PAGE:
Showing 1-10 of 10 assets

Chance Discoveries: Kevlar

Date : 11/03/2011

Clip Length : 

In this NBC Learn video, part of a series on "Chance Discoveries" in chemistry, veteran NBC News war correspondent Richard Engel tells the story of lab work done in 1965 by DuPont chemist Stephanie Kwolek that unexpectedly produced Kevlar, a lightweight fiber five times stronger than steel. Kevlar fibers can be spun into anti-ballistic, shrapnel-resistant material for protective body armor worn by police forces, military troops and those in combat zones, including Engel himself.

Chance Discoveries: Kevlar
Post-9/11: Airline Adds Kevlar, Titanium Locks, to Strengthen Cockpit Doors

Date : 10/17/2001

Clip Length : 

JetBlue Airlines adds bulletproof Kevlar backing and titanium locks to strengthen cockpit doors in their aircraft as an anti-terrorism measure, in the weeks after the terror attacks on September 11, 2001.

Post-9/11: Airline Adds Kevlar, Titanium Locks, to Strengthen Cockpit Doors
Safety Gear

Date : 12/08/2009

Clip Length : 00:05:36

Most Winter Olympic sports are high-speed and dangerously high-impact, from ski-jumping to short track speed-skating to hockey. To protect their skulls and brains, athletes wear protective helmets. NSF-funded scientists Melissa Hines, Director of the Cornell University Center for Materials Research, and Kathy Flores from Ohio State University's Dept. of Materials Science and Engineering, explain how a helmet's hard outer shell works to dissipate energy, and foam linings work to absorb energy. Olympic athletes Julie Chu, a member of the U.S. Women's Hockey Team, and Scott Macartney, a U.S. Ski Team member who suffered a concussion in a 2008 fall, talk about the importance of helmets to Olympic competitors.

Safety Gear
Competition Suits

Date : 12/08/2009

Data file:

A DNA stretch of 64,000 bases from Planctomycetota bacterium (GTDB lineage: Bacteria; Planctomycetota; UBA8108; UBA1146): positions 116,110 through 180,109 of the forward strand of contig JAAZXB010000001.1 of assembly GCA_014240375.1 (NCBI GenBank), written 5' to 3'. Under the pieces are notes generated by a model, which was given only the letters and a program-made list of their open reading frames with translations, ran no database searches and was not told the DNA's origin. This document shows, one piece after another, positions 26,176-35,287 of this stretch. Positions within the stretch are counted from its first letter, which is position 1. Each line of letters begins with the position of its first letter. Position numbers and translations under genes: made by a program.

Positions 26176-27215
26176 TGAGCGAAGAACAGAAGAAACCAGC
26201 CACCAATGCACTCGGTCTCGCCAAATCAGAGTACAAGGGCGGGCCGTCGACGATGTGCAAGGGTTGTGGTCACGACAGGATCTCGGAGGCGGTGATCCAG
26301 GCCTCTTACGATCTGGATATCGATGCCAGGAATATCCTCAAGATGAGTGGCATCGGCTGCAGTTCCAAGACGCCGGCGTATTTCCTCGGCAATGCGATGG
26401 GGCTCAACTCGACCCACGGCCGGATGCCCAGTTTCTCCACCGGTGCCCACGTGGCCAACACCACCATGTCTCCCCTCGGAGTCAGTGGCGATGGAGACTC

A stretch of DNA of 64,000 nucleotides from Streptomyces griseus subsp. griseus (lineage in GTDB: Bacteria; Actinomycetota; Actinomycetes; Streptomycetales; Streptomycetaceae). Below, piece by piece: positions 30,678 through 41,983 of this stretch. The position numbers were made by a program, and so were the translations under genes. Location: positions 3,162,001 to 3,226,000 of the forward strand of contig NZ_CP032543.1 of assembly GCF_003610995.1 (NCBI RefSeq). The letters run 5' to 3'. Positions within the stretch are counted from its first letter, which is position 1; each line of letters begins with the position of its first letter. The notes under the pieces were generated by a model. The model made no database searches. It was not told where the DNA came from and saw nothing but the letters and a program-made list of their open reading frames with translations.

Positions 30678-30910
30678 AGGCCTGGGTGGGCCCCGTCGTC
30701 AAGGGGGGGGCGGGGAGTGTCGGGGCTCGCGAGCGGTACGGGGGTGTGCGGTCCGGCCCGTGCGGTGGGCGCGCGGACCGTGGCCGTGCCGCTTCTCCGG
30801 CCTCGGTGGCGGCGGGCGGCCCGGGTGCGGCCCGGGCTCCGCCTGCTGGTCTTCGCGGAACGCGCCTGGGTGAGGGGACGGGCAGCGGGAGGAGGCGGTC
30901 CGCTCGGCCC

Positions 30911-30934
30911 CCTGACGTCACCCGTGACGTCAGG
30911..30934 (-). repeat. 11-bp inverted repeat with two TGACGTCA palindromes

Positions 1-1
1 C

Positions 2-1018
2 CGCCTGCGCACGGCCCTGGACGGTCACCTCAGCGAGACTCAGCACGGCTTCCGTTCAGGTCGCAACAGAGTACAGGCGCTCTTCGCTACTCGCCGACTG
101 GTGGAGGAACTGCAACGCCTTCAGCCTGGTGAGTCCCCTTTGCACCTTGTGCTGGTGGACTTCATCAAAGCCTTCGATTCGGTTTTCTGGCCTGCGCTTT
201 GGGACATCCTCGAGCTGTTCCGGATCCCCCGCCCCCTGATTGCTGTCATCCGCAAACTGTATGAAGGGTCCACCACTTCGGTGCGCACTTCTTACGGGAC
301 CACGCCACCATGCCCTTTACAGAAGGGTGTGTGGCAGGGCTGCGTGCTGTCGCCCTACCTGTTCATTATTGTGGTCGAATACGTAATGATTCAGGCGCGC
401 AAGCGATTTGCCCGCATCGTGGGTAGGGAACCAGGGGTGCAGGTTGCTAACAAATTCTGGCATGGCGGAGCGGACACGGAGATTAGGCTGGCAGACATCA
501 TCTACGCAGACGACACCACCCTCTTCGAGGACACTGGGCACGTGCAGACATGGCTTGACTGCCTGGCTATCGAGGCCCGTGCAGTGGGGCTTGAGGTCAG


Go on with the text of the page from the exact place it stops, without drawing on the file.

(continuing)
Clip Length : 00:05:13

The chemistry and materials science used to create aerodynamic competition suits is described by NSF-funded scientists Melissa Hines of Cornell, Troy Flanagan of the U.S. Ski and Snowboard Association, and U.S. Olympic speed skaters Trevor Marsicano and Chad Hedrick; U.S. luge team members Erin Hamlin and Mark Grimmette; U.S. ski team members Scott Macartney and Anders Johnson; and U.S. bobsledder Steve Holcomb.

Competition Suits
What Makes Kevlar So Strong, and How Can It Be So Light At The Same Time?

Date : 10/17/2005

Clip Length : 1

This 2005 Scientific American article explains how Kevlar, an aromatic polyamide (aramid) fabric, is strong enough to protect against ballistics and shrapnel, yet lightweight enough for soldiers to maneuver in and vehicles to carry without compromising speed or fuel-efficiency. Source: Scientific American, October 17, 2005

What Makes Kevlar So Strong, and How Can It Be So Light At The Same Time?
Enhanced Armor

Date : 05/15/2006

Clip Length : 2

This 2006 Scientific American article reports on advances in strong yet lightweight materials for body and combat vehicle armor, including ultrahigh-hardness (UHH) steels and the development of ballistic fabric infused with "liquid armor." Source: Scientific American, May 15, 2006

Enhanced Armor
Fashion of the Highest Caliber: Company Makes Bulletproof Clothing

Date : 01/28/1975

Clip Length : 

This 1975 news story reports on the an Illinois apparel manufacturer making a new line of clothing from Kevlar, a material five times stronger than steel, that even .357 Magnum bullets can't penetrate (as demonstrations prove). Target market: men and women fearful of "big city" crime and assault.

Fashion of the Highest Caliber: Company Makes Bulletproof Clothing
Design Elements That Contribute to Body Armor Comfort

Date : 11/01/2001

Clip Length : 1

Diagram showing design and construction elements of a body armor vest that contribute to wearer's comfort and mobility. Source: NIJ National Law Enforcement and Corrections Technology Center Guide 100-01, November, 2001

Design Elements That Contribute to Body Armor Comfort
Law Enforcement Officers Killed Wearing Protective Armor, by Cause of Death, 1990-99

Date : 01/01/1999

Clip Length : 1

Pie chart showing cause of death of law enforcement officers killed while wearing protective body armor, between 1990 and 1999. More than half were killed by gunshot wounds to the head. Source: FBI Uniform Crime Reports, "Law Enforcement Officers Killed and Assaulted," 1999

Law Enforcement Officers Killed Wearing Protective Armor, by Cause of Death, 1990-99
Law Enforcement Officers Killed Wearing Protective Armor: Location of Rounds, 1990-99

Date : 01/01/1999

Clip Length : 1

Pie chart showing where, on the upper torso, rounds hit and killed law enforcement officers who were wearing protective body armor, Most were killed when rounds hit between, below or above vest panels. Source: FBI Uniform Crime Reports, "Law Enforcement Officers Killed and Assaulted," 1999

Law Enforcement Officers Killed Wearing Protective Armor: Location of Rounds, 1990-99

Showing 1-10 of 10 assets

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